"It is not so bad," Vorea said. "Morion has told us that he will be the last great king of Gondor. In his words, 'Gondor has reached its zenith; it will now beginning its fall'."
"Poetry," Khamul sneered. "Right, so where is Sauron?" she asked, looking around.
Vorea smiled and kept walking. In a few moments they came to where a barren hill rose above the thinning trees. A squat black fortress covered the hill. It seemed to ooze dark power. Khamul grinned. It was Sauron all right.
"He calls himself the Necromancer of Dol Guldur," Vorea said. "He does not want to come into conflict with the great powers of the world, especially Lorien and the wood elves."
"Wood elves are weak," Khamul sneered.
"They are strong in great numbers. And they know the forest well. We are not as familiar with it as they are."
Khamul shrugged. "How do we get in?" she asked, looking at the fortress.
"Ah! The hero returns!" a familiar voice called out as Khamul and Vorea walked into a throne room that looked suspiciously like the one in Barad-dur.
"I should say the same of you," Khamul said to the thin, pale man who sat on the throne. It was Sauron, but it was Sauron greatly weakened.
"You wouldn't have, perchance, stumbled across the One Ring, have you?" Sauron asked, raising an eyebrow.
"No," Khamul said.
"Where have you been then?"
"Out in the east," Khamul said. "Beyond where anyone has ever gone before."
"There is nothing but wasteland out there," Sauron said.
"And there was nothing here either," Khamul said. "Though I can tell that's changed."
"Rhudaur is ripe for attack," Morion said. He seemed paler as well, Khamul noticed.
"Yes," Sauron said, tapping his fingers against the arms of the throne. "But not by me, and not by any of you either."
"Eh?" Yanta asked. "Who will destroy it then?"
"A king," Sauron said, thinking. "A king of a realm that no one will dare attack. A realm that we control utterly. Ah! I've got it!"
"What is it?" Metima asked.
"Do we get to rule it?" Yanta asked.
"Angmar," Sauron said with a wicked smile.
"What's that?" Aica asked.
"It is a realm we shall build," Sauron said. "Near Gundabad, I think. It is in the hands of the orcs once more, and they will be accepting to my demands."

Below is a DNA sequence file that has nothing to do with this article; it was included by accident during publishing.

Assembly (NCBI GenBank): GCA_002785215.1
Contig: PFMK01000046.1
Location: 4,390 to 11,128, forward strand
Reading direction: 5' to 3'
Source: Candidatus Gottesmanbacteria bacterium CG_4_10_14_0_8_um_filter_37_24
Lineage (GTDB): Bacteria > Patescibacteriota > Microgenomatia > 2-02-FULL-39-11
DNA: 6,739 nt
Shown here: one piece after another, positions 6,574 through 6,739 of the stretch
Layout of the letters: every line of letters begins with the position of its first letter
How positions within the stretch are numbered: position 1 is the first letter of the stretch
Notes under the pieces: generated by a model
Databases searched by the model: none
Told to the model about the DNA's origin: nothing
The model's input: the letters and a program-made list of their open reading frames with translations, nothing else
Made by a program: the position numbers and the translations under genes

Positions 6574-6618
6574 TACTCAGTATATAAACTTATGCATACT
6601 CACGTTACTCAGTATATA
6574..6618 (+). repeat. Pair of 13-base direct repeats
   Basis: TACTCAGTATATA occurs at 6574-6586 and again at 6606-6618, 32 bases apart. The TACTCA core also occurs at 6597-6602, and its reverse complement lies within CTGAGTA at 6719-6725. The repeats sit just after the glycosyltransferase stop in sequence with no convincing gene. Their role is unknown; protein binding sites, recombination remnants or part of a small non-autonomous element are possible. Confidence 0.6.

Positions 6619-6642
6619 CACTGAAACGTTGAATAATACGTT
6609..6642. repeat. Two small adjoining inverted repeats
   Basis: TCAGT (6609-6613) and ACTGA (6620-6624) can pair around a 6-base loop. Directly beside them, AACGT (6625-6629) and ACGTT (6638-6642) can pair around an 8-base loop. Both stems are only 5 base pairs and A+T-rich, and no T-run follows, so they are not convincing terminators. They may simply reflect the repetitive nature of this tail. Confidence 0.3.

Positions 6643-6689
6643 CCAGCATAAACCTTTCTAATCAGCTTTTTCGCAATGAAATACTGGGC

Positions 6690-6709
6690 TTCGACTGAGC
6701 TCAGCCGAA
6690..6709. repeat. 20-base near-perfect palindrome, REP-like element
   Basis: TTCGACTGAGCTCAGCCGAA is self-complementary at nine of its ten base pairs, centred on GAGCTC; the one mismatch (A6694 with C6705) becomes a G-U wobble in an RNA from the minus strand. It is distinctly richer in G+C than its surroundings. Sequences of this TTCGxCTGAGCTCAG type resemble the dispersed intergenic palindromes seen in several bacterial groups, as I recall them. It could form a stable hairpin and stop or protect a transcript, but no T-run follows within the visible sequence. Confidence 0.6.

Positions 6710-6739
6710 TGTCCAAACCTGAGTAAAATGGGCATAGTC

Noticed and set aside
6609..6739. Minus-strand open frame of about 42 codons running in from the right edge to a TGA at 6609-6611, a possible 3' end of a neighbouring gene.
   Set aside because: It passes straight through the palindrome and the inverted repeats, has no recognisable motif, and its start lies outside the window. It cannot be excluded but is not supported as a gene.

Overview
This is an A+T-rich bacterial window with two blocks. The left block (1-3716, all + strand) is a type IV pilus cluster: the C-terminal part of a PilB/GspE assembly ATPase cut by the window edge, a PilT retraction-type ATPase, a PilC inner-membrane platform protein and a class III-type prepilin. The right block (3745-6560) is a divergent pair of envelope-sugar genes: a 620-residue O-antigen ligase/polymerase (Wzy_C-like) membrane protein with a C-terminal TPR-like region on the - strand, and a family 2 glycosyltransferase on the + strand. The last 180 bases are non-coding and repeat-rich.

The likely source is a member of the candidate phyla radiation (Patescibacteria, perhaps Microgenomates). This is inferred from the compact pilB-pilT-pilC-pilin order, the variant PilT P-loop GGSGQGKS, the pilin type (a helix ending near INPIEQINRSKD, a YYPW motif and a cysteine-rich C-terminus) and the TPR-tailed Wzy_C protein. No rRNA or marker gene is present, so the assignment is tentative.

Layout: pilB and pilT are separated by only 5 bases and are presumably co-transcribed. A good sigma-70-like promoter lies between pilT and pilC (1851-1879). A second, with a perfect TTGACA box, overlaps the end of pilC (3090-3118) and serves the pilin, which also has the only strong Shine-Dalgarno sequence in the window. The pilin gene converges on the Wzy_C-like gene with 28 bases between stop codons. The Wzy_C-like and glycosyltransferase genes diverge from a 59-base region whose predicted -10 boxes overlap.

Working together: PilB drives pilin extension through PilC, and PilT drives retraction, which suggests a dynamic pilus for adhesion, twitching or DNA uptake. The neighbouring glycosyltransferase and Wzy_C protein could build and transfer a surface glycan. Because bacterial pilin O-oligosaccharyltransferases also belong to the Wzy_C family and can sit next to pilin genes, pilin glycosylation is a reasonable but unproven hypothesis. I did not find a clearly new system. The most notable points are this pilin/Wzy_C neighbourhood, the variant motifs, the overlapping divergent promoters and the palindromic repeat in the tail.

"So we're going to build an invincible, unassailable country?" Khamul asked.
"Ah, it has been too long since I've heard your doubting words, lieutenant," Sauron said. "Yes, we will build it. It will not be invulnerable – no country is – but it will be feared throughout all Arda."
"And who will rule it?" Yanta asked once more, grinning.
"One of you, obviously," Sauron said. "Someone who can command dread."
Khamul smiled. There were few better at sending peasants screaming in terror than her. Although Vorea did come close.
"Morion, you are leader of the ringbearers, and so you shall be king of Angmar," Sauron said.
Khamul glowered in displeasure. Hardly fair, she thought. I hope Glorfindel skewers Sauron, or that Gandalf incinerates him. He's only just come back and already he's making my life worse.
"Khamul, you shall continue to serve him as his lieutenant," Sauron instructed. "Terrorize the people of Rhudaur. Kill the Dunedain that live there. Destroy any blood of Numenor you find."
"That's what I do," Khamul said. "I live to serve."
"Indeed you do," Sauron said.
Arrogant bastard, Khamul thought bitterly.
"Angmar," Vorea whispered. "A name that shall shake the foundations of Middle-Earth."
"I think you're giving his idea too much credit," Khamul said.